Psychiatric Medication Stigma: There's a Pill for That
Psychiatric medication stigma makes taking medicine a sensitive topic in mental health treatment. While those of us with mental health issues may face psychiatric medication stigma, this can present itself in different ways. Some people believe that taking medication is a sign of weakness or they label people who take mental health medication as “crazy.” On the other end of the spectrum, there are those that think medication is a good choice, but wrongly believe we can cure all mental health problems simply by taking a pill. One way or the other, the psychiatric medication stigma is there.
Assumptions Increase Psychiatric Medication Stigma
The use of psychiatric medication has grown significantly over the years. According to a survey done by the Centers for Disease Control and Prevention, between 2011-2014 over 10 percent of U.S. adults reported taking an antidepressant in the past 30 days (compared with 6.4 percent from 1999-2002).1 With a higher percentage of the population taking psychiatric medication, there is a chance that its use is being increasingly normalized.
However, this can lead to a different kind of psychiatric medication stigma. Because medication is becoming so prevalent, many people readily assume that fixing mental health problems is as easy as picking up a prescription from the drugstore.
I have heard this opinion expressed in various ways. Most recently, I was discussing a complex mental health issue with someone and received the reply, “There are pills for that.”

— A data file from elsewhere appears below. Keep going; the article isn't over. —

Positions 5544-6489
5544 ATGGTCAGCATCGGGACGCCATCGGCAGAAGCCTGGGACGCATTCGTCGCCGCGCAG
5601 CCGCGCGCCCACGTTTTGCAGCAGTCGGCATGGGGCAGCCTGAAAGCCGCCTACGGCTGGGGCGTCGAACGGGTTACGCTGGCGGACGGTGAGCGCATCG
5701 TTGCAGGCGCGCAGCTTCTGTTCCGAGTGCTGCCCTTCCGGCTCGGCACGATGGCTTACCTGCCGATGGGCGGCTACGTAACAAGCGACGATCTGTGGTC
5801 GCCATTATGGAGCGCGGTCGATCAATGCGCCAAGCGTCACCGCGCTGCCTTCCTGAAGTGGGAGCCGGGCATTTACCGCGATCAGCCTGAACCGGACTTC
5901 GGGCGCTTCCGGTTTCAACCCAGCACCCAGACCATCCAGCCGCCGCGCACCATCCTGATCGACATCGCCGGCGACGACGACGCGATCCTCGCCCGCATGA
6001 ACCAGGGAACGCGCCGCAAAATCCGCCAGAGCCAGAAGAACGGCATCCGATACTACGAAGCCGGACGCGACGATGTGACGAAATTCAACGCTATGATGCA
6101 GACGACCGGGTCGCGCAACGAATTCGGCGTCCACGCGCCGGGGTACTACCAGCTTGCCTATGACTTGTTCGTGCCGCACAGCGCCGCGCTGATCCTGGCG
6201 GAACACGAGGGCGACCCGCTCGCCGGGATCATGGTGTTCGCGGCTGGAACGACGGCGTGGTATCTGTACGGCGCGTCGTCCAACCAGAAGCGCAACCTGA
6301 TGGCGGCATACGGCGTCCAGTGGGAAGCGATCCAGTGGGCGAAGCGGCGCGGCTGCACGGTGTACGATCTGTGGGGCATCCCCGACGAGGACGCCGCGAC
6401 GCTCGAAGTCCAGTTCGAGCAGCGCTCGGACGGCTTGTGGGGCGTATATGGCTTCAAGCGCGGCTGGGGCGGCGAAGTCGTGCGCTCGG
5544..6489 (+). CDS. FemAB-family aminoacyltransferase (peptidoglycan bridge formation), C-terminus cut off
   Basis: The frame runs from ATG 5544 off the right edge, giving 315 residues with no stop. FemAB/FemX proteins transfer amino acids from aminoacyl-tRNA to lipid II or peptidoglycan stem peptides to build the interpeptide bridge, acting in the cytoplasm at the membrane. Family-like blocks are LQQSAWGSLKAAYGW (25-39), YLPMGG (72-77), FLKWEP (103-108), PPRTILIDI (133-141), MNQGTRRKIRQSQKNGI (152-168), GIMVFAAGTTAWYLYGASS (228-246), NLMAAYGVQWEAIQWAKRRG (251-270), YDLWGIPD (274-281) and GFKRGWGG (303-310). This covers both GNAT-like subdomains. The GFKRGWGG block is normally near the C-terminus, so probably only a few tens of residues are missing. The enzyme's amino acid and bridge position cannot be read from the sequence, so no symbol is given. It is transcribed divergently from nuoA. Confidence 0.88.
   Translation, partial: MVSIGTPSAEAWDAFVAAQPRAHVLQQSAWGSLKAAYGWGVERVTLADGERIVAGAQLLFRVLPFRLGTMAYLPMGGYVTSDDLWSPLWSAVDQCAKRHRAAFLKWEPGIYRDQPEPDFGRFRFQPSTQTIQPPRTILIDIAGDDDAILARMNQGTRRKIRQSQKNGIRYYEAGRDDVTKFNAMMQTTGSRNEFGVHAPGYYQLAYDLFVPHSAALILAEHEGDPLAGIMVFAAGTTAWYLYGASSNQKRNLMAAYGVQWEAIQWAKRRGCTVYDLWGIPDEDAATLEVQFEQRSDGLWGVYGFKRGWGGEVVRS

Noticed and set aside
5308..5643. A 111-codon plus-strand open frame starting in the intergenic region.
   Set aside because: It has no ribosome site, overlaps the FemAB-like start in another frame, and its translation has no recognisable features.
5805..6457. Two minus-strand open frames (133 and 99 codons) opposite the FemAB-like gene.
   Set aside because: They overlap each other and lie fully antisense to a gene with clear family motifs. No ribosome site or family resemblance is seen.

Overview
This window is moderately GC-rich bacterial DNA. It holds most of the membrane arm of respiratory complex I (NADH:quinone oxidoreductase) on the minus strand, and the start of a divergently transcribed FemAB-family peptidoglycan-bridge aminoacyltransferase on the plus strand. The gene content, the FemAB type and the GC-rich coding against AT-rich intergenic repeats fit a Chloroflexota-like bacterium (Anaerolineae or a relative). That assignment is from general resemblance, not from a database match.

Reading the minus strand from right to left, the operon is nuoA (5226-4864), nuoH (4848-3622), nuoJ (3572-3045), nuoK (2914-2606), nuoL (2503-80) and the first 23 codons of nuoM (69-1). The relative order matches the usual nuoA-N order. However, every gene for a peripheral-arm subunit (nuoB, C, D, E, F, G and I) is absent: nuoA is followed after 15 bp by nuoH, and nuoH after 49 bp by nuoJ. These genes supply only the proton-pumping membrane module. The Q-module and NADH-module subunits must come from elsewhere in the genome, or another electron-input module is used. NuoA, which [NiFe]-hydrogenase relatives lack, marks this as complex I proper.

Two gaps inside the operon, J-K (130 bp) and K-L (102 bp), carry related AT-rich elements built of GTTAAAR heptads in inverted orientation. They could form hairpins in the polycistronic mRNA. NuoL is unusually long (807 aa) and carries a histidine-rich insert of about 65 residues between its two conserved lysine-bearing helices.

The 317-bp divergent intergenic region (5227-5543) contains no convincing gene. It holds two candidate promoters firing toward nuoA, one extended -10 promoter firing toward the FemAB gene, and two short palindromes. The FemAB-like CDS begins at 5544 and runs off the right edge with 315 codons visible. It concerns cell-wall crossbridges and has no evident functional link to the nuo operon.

I was taken aback by the overly simplistic nature of this response. Certainly, there are many pills available to treat mental health conditions, but long-lasting recovery tends to involve far more than getting a prescription.
Sometimes Medication Does Not Reduce Symptoms
The prescription medication stigma that says taking a pill is an easy fix for all mental health problems implies that those whose symptoms do not improve with medication somehow do not want to get better. This perpetuates mental health stigma because it places blame on the person who is suffering. In reality, medication may prove ineffective for a variety of reasons.
Although many people with mental health conditions can benefit from taking medication, this hardly means that it is 100 percent effective. For example, only about one-third of people with major depressive disorder will experience symptom remission with the first antidepressant they try. Another third will not experience relief even after trying multiple medications.2 Additionally, even if a medication helps, it may only offer partial relief from symptoms.
Self-Stigma and Psychiatric Medication Effectiveness
For someone already experiencing hopelessness because of mental illness, having symptoms that are unresponsive to treatment can feel like a personal failure. This feeling is intensified if the expectation from friends and family is that going on medication will completely resolve the issue. That is why it is important to explore multiple treatment options rather than assuming medication will be effective all by itself.